There is certainly no question about the absolute need for a successor agreement. It would be an extraordinary political failure if the international community failed to put one in place, given the gravity of the issue.

Further, this forum is the logical forum to find a coordinated international response to one of the great challenges of our age.

But objectives, even in times of great need, are one thing. Delivering a result is another. The history of international diplomacy is replete with examples of negotiations which have failed to deliver a politically durable result, even when the consequence of diplomatic failure means armed conflict or deepening economic crisis.˙

A result will not be achieved by soaring rhetoric and setting yet more objectives that are divorced from the capacity of countries, both developed and developing, to achieve. Negotiators will, given the choice, always prefer to focus on objectives where deep ambiguities can be buried politically, rather than focus on modalities to achieve those objectives.

My delegation, both here and at subsequent negotiating meetings, will focus its efforts on designing modalities that might serve as a more durable basis for the second commitment period. To put it in plainer language, we will be focusing on the rules governing commitments before we focus hard on the commitments.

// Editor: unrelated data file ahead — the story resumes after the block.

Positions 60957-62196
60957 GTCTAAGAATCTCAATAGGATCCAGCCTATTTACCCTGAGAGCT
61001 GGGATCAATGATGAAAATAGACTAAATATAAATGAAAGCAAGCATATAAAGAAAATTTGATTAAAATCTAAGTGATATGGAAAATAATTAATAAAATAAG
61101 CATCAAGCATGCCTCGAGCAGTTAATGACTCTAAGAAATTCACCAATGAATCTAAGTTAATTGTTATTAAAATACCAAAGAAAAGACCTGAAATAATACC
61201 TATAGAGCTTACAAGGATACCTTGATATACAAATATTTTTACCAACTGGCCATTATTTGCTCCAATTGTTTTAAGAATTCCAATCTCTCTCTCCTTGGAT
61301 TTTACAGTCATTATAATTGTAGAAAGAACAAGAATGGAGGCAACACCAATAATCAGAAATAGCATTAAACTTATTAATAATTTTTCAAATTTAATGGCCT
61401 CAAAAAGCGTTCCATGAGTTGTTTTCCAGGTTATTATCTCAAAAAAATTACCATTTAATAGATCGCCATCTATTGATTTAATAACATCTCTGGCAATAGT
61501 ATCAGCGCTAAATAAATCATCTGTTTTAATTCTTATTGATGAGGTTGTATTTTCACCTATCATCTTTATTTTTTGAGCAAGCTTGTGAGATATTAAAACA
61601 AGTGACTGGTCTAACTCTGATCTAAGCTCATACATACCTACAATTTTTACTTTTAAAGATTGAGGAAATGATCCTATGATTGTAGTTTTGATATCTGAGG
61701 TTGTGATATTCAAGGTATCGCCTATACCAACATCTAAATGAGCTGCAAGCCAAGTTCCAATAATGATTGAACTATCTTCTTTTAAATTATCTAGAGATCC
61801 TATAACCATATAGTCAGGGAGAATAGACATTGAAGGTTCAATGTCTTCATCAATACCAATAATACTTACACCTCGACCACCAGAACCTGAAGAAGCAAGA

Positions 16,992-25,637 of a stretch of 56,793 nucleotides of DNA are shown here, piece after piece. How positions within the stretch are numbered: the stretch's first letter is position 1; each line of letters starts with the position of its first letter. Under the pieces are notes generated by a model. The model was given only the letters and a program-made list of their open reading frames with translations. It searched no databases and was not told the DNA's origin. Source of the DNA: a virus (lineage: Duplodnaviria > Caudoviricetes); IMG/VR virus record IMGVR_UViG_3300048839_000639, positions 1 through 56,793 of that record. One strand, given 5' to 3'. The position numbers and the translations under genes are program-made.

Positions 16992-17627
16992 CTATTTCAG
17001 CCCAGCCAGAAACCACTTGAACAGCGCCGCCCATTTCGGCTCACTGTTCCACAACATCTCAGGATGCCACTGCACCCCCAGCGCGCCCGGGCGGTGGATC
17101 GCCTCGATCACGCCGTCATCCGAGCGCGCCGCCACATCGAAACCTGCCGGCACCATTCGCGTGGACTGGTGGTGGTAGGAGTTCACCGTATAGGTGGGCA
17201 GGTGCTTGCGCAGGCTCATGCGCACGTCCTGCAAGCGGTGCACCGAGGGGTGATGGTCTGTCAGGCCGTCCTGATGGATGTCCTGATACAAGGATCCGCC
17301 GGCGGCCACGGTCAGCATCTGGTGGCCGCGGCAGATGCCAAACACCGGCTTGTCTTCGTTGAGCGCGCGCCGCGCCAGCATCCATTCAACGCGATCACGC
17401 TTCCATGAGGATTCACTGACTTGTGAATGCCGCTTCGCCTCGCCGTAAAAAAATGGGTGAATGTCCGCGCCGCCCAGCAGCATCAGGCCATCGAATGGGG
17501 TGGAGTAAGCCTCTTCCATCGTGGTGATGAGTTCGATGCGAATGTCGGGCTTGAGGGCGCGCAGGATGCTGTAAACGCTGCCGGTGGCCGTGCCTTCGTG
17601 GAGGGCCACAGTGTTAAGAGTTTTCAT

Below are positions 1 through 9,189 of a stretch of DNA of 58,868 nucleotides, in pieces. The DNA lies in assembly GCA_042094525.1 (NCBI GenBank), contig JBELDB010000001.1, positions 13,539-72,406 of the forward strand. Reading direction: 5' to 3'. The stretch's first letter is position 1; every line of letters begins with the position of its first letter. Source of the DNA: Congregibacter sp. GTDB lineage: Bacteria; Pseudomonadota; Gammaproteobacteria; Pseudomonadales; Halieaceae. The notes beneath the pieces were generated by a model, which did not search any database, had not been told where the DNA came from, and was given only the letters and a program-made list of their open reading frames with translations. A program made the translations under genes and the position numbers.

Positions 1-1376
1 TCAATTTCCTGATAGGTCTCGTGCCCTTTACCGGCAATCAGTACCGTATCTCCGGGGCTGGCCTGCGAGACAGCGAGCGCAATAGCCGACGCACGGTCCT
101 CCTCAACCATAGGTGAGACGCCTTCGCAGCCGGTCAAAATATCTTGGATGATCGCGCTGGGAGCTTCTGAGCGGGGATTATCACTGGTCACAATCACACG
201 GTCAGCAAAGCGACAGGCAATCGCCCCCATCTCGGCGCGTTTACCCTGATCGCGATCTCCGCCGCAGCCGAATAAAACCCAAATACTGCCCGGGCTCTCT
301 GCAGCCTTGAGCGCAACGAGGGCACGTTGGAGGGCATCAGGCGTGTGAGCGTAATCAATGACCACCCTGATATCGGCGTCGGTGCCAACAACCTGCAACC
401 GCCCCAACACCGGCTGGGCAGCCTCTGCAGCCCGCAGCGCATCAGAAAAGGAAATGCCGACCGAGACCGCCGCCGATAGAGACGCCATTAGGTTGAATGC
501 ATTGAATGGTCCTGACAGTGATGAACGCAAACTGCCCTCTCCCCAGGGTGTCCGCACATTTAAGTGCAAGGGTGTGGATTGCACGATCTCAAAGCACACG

Within that broad policy area, New Zealand will focus on more appropriate rules in the LULUCF area, not just because they are vital to New Zealand but because they will, in our view, be vital for a range of developing countries if developing countries are expected to make any commitments in a successor agreement.

An absolute priority here for New Zealand and all developing countries where livestock agriculture is an important activity is further scientific research on mitigation options. There are very few abatement options for grazing livestock agriculture.˙ Many of those that do exist are amongst the most costly options in world, difficult for New Zealand let alone developing countries.˙˙